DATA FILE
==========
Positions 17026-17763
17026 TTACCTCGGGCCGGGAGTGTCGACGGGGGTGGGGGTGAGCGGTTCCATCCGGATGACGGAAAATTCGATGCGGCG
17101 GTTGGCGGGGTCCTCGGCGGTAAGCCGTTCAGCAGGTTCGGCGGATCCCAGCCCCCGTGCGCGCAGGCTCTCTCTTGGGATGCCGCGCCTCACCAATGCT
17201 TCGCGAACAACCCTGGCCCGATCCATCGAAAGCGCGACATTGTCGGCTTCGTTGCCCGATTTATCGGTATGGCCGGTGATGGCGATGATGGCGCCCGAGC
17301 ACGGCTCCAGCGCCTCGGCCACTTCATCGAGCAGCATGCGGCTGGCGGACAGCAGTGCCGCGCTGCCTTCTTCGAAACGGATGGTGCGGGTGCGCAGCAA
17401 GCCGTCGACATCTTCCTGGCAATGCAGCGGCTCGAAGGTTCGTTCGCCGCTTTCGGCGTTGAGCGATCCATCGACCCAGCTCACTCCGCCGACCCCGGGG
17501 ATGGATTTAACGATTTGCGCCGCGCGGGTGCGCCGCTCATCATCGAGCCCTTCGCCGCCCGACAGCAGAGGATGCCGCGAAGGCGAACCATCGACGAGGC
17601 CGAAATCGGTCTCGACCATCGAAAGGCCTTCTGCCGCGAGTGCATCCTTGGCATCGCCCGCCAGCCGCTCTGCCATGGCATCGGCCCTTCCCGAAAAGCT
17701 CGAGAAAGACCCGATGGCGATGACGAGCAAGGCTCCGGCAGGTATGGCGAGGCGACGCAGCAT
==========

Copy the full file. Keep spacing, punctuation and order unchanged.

Positions 17026-17763
17026 TTACCTCGGGCCGGGAGTGTCGACGGGGGTGGGGGTGAGCGGTTCCATCCGGATGACGGAAAATTCGATGCGGCG
17101 GTTGGCGGGGTCCTCGGCGGTAAGCCGTTCAGCAGGTTCGGCGGATCCCAGCCCCCGTGCGCGCAGGCTCTCTCTTGGGATGCCGCGCCTCACCAATGCT
17201 TCGCGAACAACCCTGGCCCGATCCATCGAAAGCGCGACATTGTCGGCTTCGTTGCCCGATTTATCGGTATGGCCGGTGATGGCGATGATGGCGCCCGAGC
17301 ACGGCTCCAGCGCCTCGGCCACTTCATCGAGCAGCATGCGGCTGGCGGACAGCAGTGCCGCGCTGCCTTCTTCGAAACGGATGGTGCGGGTGCGCAGCAA
17401 GCCGTCGACATCTTCCTGGCAATGCAGCGGCTCGAAGGTTCGTTCGCCGCTTTCGGCGTTGAGCGATCCATCGACCCAGCTCACTCCGCCGACCCCGGGG
17501 ATGGATTTAACGATTTGCGCCGCGCGGGTGCGCCGCTCATCATCGAGCCCTTCGCCGCCCGACAGCAGAGGATGCCGCGAAGGCGAACCATCGACGAGGC
17601 CGAAATCGGTCTCGACCATCGAAAGGCCTTCTGCCGCGAGTGCATCCTTGGCATCGCCCGCCAGCCGCTCTGCCATGGCATCGGCCCTTCCCGAAAAGCT
17701 CGAGAAAGACCCGATGGCGATGACGAGCAAGGCTCCGGCAGGTATGGCGAGGCGACGCAGCAT